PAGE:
Education and Alternate Assessment for Students with Significant Cognitive Disabilities: Implications for Educators

Mary C. Zatta, Diana C. Pullin


State and federal mandates for education reform call for increased accountability and the inclusion of students with disabilities in all accountability efforts. In the rush to implement high-stakes education reforms, particularly those involving tests or assessments, the particular needs of students with severe cognitive disabilities are only now being addressed by policymakers and educators. For students with significant cognitive disabilities, implementation of alternate approaches to education accountability is increasing. At the same time, the challenges associated with successfully implementing alternate assessment programs are becoming more obvious. This paper describes some of the ways in which alternate assessment as part of standards-based education reform may impact students with significant cognitive disabilities. It provides an overview of state efforts to implement alternate assessments for students with significant cognitive disabilities, followed by an example of how one state has begun to implement alternate assessment through the Massachusetts Alternate Assessment (MCAS-Alt/ Massachusetts Comprehensive Assessment System Alternate). It reviews issues educators in all states will face in the participation of students with significant disabilities in alternate assessment programs, the content and form of alternate assessments, the validity and reliability of the assessments, and the role of teachers in the implementation of alternate assessment programs.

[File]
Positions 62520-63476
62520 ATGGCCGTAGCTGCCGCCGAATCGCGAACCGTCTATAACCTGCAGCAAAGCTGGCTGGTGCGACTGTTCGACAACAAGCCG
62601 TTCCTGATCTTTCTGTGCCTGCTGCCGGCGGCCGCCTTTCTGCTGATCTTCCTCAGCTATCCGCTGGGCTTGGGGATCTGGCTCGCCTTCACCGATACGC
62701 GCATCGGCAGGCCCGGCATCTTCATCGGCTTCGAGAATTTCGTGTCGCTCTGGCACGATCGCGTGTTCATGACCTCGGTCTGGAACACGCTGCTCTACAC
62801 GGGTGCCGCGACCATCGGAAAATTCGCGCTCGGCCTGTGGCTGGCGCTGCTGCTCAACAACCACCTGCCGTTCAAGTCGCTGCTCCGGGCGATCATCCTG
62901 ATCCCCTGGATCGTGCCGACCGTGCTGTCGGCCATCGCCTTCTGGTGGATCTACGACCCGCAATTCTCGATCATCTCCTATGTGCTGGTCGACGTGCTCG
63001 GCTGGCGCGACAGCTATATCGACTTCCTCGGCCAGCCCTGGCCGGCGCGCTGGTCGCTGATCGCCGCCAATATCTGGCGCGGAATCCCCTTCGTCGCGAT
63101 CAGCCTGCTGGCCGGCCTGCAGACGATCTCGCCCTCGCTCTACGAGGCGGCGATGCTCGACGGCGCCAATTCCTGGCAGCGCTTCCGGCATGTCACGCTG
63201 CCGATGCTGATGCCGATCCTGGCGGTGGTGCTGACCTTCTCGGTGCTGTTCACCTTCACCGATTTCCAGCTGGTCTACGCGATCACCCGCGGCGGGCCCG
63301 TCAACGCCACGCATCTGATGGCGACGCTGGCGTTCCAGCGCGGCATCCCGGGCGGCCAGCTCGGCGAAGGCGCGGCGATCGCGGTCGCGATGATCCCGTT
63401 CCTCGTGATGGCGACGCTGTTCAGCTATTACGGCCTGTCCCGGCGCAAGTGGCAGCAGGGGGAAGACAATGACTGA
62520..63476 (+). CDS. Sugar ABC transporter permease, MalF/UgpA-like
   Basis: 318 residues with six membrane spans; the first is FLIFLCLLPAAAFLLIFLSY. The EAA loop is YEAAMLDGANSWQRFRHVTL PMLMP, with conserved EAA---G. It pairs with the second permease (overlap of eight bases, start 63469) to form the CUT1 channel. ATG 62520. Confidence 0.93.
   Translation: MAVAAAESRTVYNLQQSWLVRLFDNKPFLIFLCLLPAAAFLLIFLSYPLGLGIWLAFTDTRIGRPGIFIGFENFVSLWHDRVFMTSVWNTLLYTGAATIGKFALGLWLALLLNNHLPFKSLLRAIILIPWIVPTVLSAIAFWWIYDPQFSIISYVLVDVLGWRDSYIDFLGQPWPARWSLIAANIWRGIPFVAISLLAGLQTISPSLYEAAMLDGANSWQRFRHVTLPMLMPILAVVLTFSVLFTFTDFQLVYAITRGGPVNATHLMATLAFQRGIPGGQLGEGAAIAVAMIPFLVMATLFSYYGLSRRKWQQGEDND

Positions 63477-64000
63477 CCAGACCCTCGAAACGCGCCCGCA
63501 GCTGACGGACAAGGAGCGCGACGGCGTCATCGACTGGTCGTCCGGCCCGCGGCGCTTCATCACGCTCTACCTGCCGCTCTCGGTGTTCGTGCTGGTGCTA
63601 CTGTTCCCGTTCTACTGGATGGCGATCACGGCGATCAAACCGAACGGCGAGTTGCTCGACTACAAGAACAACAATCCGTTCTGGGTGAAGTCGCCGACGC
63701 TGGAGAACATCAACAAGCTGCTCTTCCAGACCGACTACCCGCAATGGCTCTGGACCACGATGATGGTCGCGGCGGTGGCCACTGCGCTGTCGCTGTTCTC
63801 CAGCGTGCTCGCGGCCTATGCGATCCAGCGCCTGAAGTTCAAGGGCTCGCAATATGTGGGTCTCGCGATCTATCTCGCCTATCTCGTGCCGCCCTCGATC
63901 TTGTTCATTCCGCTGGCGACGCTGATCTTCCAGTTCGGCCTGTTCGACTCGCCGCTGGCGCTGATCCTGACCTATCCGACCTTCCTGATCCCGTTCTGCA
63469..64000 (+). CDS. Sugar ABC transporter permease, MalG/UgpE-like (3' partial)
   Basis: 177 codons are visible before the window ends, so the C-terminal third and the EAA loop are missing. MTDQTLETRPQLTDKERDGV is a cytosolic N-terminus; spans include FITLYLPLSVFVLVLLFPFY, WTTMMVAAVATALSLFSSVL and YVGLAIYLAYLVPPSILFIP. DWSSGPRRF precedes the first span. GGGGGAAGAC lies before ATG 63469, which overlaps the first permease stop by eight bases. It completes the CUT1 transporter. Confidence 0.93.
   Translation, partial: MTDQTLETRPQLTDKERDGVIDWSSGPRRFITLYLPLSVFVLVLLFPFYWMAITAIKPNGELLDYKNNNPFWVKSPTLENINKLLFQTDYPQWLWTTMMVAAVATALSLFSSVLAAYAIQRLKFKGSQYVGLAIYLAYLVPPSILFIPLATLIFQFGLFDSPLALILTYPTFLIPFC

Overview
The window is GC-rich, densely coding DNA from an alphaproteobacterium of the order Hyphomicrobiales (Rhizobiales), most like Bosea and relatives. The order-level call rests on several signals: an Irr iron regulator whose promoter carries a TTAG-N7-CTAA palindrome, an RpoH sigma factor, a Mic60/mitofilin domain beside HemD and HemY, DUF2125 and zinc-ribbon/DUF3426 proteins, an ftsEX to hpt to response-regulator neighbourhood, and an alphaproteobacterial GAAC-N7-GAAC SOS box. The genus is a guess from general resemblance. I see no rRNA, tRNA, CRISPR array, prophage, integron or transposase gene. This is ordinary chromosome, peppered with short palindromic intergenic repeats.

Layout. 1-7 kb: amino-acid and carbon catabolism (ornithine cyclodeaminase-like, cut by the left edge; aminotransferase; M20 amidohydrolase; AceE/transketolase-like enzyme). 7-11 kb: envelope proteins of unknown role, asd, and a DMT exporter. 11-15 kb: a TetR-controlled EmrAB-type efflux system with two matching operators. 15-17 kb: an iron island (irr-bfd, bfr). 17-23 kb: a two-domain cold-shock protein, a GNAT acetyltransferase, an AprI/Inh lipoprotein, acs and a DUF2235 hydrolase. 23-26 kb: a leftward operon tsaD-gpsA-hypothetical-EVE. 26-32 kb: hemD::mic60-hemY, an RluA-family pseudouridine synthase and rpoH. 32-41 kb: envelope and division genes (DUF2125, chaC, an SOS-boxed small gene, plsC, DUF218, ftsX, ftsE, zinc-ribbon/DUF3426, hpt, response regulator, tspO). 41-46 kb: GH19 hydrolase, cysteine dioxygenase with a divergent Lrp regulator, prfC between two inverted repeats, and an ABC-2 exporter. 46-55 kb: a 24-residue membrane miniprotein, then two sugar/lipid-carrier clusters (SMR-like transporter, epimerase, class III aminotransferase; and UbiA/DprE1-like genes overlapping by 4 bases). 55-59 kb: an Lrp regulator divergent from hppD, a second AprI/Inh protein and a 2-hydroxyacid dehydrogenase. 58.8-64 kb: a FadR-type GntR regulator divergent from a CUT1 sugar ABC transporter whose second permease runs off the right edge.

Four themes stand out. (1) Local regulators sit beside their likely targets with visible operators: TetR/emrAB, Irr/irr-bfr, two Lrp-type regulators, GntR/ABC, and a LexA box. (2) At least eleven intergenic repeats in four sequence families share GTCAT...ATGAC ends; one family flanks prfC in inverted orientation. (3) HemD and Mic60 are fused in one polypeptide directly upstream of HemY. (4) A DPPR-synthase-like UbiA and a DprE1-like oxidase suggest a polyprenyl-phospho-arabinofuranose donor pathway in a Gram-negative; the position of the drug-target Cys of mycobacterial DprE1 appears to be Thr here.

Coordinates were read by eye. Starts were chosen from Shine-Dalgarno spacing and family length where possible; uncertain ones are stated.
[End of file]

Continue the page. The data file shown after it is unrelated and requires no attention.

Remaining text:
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Copyright (c) 2019 Mary C. Zatta, Diana C. Pullin


Contact EPAA//AAPE at Mary Lou Fulton Teachers College